A year and a half ago we lost our beloved cocker spaniel, Molly. Our house and hearts felt colder. Emptier. After much discussion we decided not to get another dog. The children were growing, one already left home, and suddenly the time when it would become just the two of us didn’t seem quite so distant. We’d travel. Have spontaneous weekends away. The tie of another dog would be too much. We were approaching the time we’d be able to focus solely on us. We absolutely didn’t want another dog.
Until one day we did.
It was my husband who tentatively brought it up as he sipped his tea. ‘Life just doesn’t feel the same without a dog,’ he began. ‘I think…’.
I’d googled puppies before he’d finished his sentence and by the time he’d drained his mug I’d arranged for us to see a litter. At 4 o’clock.
We didn’t tell the children as we didn’t want to get their hopes up but I desperately wanted a labradoodle and was already picking out names as we drove to the appointment.
The litter were adorable, as all litters are. I climbed into the pen and waited to see which puppy came to me. They all did. Delighted, I looked up at my husband but as I saw his face my heart sank.
‘What’s wrong?’ I asked.
‘The mother’s the size of an average sheep.’ He said.
And she was.
I’ve always loved big breeds but he didn’t.
‘Some are small and some grow so tall.’ The breeder told us. ‘You can’t predict with a mixed breed but they’re likely to be huge. She doesn’t even fit in my car.’
And so the pattern was set. Endless weekends spent visiting puppies from boxers to cockerpoos and everything in-between. I fell in love with them all. My husband didn’t. And yet I didn’t feel the urge to fight to bring them home. They were all gorgeous, and fluffy and cute but none of them felt like mine.
Last June we had one more appointment booked. We almost didn’t go. We’d decided to wait until after the school holidays but we’d never met a Sprockerpoo before (Springer/Cocker/Poodle) and we were curious. After losing two pure-breds to genetic health conditions we didn’t know entirely what we were searching for, but it wasn’t a pedigree.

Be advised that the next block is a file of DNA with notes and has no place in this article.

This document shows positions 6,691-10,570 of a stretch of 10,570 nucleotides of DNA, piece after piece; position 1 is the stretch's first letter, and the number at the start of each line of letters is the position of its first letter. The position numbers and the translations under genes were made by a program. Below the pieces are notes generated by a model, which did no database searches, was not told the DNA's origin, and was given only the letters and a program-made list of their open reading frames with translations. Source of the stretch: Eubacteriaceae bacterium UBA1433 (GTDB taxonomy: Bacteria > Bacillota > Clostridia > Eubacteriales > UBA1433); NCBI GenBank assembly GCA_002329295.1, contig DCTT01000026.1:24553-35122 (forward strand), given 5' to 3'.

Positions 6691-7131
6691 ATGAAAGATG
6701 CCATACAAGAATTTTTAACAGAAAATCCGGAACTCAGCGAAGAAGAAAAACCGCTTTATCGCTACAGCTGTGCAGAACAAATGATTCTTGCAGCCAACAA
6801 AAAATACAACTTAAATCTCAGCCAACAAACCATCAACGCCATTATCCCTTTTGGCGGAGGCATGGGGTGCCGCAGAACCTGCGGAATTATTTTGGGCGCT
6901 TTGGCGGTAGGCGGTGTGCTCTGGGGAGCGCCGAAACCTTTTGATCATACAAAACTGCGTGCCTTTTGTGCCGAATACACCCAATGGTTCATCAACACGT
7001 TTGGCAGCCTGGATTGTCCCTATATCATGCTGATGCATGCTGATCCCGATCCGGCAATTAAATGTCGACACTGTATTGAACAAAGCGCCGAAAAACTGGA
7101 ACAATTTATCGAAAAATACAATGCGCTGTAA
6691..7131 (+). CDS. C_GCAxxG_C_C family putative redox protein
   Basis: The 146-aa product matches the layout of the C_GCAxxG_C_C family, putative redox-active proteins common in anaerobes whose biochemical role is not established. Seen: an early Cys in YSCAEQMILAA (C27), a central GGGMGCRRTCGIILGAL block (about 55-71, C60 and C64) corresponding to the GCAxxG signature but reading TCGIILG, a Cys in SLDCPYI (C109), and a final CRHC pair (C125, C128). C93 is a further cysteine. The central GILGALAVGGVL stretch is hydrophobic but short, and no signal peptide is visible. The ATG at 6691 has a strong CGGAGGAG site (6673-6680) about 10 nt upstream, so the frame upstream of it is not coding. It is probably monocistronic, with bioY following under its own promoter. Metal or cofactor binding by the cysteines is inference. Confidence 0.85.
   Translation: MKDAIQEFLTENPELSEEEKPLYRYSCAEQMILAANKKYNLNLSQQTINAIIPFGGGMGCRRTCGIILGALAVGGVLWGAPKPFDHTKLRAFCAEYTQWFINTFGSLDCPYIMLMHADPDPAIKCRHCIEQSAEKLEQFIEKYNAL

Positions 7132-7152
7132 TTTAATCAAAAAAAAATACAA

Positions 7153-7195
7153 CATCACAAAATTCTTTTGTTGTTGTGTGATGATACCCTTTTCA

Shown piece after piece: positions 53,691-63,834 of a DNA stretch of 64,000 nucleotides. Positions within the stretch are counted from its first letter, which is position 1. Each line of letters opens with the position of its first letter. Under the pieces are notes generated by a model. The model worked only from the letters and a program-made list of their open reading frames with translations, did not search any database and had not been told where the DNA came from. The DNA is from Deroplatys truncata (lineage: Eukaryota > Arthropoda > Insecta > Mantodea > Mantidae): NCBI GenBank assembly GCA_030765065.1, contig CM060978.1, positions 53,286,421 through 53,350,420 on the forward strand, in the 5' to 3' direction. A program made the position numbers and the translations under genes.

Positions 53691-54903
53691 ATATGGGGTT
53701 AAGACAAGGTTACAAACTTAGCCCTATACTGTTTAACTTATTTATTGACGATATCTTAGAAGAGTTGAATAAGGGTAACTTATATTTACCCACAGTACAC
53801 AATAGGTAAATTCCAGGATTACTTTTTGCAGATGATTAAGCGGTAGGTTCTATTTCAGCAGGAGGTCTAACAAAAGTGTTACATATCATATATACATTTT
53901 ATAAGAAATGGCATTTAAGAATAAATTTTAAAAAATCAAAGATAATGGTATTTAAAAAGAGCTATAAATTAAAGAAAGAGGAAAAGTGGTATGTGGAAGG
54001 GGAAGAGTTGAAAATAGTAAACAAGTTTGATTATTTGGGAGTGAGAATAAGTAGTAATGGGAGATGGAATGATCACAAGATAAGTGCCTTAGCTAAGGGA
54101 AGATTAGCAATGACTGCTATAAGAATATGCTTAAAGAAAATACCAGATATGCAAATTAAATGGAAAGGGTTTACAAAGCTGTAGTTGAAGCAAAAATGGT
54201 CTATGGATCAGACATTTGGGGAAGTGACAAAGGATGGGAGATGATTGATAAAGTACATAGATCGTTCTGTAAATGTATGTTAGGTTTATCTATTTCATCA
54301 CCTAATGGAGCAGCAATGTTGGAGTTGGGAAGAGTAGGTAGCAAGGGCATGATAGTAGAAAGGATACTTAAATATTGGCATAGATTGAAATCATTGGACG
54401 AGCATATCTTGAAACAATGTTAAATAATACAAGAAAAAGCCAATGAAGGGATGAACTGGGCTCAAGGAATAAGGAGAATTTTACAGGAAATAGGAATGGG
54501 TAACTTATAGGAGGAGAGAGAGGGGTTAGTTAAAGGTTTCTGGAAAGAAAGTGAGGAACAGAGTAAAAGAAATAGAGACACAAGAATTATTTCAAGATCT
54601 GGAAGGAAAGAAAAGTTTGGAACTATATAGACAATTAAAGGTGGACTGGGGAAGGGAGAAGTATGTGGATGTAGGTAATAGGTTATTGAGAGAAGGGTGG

Instantly, we fell in love and the feeling was mutual. Granger padded over, scrambled onto my lap, licked my hand and fell asleep and I knew I’d found him. The puppy who was meant to be ours.
‘Let’s think about it overnight.’ My husband said. ‘We don’t want to make s snap decision’ but I knew from the longing looks he was giving Granger he felt the same way I did. It became apparent when 10 minutes into our journey home he pulled into a lay-by. ‘I’d be devastated if someone else came and took him.’
I didn’t reply. I was too busy calling the breeder and saying yes.
A year ago today we brought him home.
The house felt different once more. He wasn’t a replacement for Molly and personality wise they are world’s apart, but each day he makes us laugh. We quickly found out he loves the garden, most days he spends hours chasing leaves, watching grass blow in the wind and it’s really made us appreciate the small things. How to find joy in the world around us. He loathes being alone, luckily my husband and I both work from home and my elder son works shifts so our house is never empty. He lies under my desk as I write my books, sometimes making me jump if he suddenly moves while I’m writing a scary scene and sometimes inspiring me. Branwell the dog, in my latest psychological thriller, The Date, is based on Granger.
If anyone goes out he seeks solace in their shoes, putting them in his basket until they return, not to chew, although initially there was a LOT of chewing, but for comfort. He’s gentle, placid, affectionate, adores racing around the park with other dogs but equally content curled up on the sofa. He doesn’t molt and doesn’t smell. Oh and he’s patient. So very patient, standing waiting his turn when the cat decides he wants to feast on dog food.
He’s ours and I can’t remember a time when he wasn’t.